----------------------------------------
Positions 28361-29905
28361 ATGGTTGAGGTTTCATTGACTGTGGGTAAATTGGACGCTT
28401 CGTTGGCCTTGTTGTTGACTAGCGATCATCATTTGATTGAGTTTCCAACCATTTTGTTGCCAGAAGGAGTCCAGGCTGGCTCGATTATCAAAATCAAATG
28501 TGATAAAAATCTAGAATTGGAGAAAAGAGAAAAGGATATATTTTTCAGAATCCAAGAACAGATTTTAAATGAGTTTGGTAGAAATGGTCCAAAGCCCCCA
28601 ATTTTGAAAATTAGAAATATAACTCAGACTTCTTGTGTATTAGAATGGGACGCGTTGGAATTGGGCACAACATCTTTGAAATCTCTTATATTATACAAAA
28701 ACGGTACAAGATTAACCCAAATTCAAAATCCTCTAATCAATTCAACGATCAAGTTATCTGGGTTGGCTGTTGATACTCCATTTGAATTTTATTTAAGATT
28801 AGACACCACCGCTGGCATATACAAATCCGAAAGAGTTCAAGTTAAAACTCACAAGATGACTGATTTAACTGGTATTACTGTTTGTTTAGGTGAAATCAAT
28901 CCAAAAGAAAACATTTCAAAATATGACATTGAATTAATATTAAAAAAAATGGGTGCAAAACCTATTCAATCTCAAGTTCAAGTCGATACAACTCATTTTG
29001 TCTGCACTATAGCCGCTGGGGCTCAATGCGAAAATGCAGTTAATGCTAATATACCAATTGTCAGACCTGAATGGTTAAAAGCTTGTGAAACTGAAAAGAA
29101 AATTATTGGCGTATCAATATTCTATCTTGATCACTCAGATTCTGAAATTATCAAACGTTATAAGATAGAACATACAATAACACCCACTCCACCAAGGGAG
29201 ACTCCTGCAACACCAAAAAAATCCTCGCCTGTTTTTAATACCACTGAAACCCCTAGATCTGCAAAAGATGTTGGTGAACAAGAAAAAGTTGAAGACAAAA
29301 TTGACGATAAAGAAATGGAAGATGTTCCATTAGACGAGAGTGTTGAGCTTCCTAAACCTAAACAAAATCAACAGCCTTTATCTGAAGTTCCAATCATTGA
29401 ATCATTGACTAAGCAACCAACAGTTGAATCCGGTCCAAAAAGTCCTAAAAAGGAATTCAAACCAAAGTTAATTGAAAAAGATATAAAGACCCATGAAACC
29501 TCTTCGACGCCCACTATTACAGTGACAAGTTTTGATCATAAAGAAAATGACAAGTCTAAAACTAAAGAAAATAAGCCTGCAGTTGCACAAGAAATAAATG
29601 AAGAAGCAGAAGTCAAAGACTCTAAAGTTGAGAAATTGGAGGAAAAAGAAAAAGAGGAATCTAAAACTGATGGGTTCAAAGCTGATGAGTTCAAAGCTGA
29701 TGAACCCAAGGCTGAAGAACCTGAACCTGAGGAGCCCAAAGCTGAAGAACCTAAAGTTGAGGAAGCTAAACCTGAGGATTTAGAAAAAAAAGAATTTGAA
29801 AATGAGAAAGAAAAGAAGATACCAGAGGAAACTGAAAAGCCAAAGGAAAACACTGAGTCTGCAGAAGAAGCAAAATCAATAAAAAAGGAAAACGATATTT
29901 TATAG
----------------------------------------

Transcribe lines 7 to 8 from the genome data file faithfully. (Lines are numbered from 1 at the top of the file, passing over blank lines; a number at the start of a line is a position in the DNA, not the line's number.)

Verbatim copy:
28801 AGACACCACCGCTGGCATATACAAATCCGAAAGAGTTCAAGTTAAAACTCACAAGATGACTGATTTAACTGGTATTACTGTTTGTTTAGGTGAAATCAAT
28901 CCAAAAGAAAACATTTCAAAATATGACATTGAATTAATATTAAAAAAAATGGGTGCAAAACCTATTCAATCTCAAGTTCAAGTCGATACAACTCATTTTG